The United Nations accuses Syrian forces of killing more than 10,000 people during the conflict, which began with a popular uprising and has built up into an armed insurgency against four decades of rule by Assad and his father. The peace plan backed by Kofi Annan has been abandoned in practice, as the peacekeeping chief said that it was too dangerous for a UN observer team to resume monitoring a ceasefire. The Syrian Observatory for Human Rights, a group which compiles reports from rebels, said that 115 people, including 74 civilians, were killed across Syria on Tuesday, 26 June, making it one of the deadliest days of the conflict. It also said that clashes took place near Republican Guard positions, suggesting a growing confidence among the rebels. Combined with Assad’s declaration of a state of war, these numbers point towards an increasing engagement level on both sides of the conflict.
Iran’s support for Syria dampened by strategic interests
Iran has stood by Bashar al-Assad since the beginning of the uprising. While facing mounting criticism, Iranian leaders have defended their position by emphasizing that Assad is intent on implementing reforms that have the support of the a majority of Syrian people. However, there has been increasing frustration with the slow pace of his political reforms. These were the lifting of the decades-old emergency law and amendments to the constitution, which were approved by popular referendum in February and led to multi-party parliamentary elections. However, these elections were dominated by the Ba’athists, which undermined Assad’s declared commitment to ending the Ba’ath party’s monopoly on power.
In the past few months, Iranian diplomats have stepped in and contacted the Syrian opposition, inside and outside Syria, to assist the reform and facilitate negotiations between the president and the opposition. However, the multi-party elections were devoid of meaningful participation by opposition groups. Iranian leaders see the conflict as straining its broader strategic interests in the region. In its strategic thinking, it does not see its fundamental interest in a security crackdown, but considers a political solution essential for long-term stability, intersecting with current international diplomatic efforts.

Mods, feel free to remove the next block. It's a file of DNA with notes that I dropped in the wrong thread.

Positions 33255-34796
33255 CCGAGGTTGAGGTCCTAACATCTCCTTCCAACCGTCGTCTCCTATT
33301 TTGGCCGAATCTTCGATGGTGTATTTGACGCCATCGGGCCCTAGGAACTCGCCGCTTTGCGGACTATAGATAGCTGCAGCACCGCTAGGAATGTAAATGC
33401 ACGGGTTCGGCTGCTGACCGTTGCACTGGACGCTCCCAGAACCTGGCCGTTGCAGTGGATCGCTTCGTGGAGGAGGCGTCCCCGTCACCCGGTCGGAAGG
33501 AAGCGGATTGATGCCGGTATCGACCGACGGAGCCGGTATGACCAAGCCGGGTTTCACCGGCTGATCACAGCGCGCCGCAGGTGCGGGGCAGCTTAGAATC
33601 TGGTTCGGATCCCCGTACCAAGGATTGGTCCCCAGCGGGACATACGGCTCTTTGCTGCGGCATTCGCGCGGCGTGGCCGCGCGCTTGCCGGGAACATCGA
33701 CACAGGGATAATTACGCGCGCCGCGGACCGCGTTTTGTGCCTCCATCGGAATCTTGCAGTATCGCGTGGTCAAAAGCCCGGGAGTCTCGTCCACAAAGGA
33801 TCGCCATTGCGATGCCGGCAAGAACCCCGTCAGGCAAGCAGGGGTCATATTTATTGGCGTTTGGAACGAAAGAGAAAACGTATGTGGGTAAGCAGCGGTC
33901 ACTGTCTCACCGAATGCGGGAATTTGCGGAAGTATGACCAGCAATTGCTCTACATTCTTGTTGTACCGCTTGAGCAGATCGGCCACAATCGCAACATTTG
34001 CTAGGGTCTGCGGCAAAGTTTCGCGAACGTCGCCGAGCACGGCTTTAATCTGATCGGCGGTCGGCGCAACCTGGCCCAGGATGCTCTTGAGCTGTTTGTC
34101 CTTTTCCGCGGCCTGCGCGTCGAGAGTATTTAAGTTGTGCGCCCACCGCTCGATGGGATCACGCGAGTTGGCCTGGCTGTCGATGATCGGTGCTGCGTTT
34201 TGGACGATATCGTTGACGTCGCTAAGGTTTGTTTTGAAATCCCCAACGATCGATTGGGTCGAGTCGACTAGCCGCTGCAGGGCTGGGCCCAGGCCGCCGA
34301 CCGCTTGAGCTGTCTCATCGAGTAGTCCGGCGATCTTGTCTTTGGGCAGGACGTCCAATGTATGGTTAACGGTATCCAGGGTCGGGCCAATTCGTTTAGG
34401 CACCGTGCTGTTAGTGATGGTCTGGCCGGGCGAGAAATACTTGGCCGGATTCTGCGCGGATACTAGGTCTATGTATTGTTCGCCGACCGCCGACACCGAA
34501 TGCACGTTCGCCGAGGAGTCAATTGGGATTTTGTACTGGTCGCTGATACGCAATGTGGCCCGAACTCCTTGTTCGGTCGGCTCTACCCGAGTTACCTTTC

Airspace dispute brought to NATO
The situation in Syria is further complicated by the Syrian shooting down of a Turkish warplane on Friday, 22 June. Turkish Prime Minister has since ordered his armed forces to react to any threat from Syria near the border. Turkey also summoned NATO members to an urgent meeting in Brussels and the organization called the incident, which resulted in the death of two Turkish airmen, “unacceptable” and expressed strong support for Turkey, but did not threaten retaliation.
Report: “Egypt's president-elect Mursi calls for national unity” [BBC, 25 June 2012]
Report: “Egypt's generals act to negate outcome of presidential poll” [The Guardian, 18 June 2012]
Report: “Mohamed Morsi to pick woman and Christian as Egypt’s vice-presidents” [The Guardian, 26 June 2012]
Report: “Assad ups rhetoric with ‘real state of war’ declaration” [The Guardian, 27 June 2012]
Report: “Syria in state of war, says Bashar al-Assad” [BBC, 27 June 2012]
Report: “Iran is trying to broker a political solution in Syria” [The Guardian, 26 June 2012]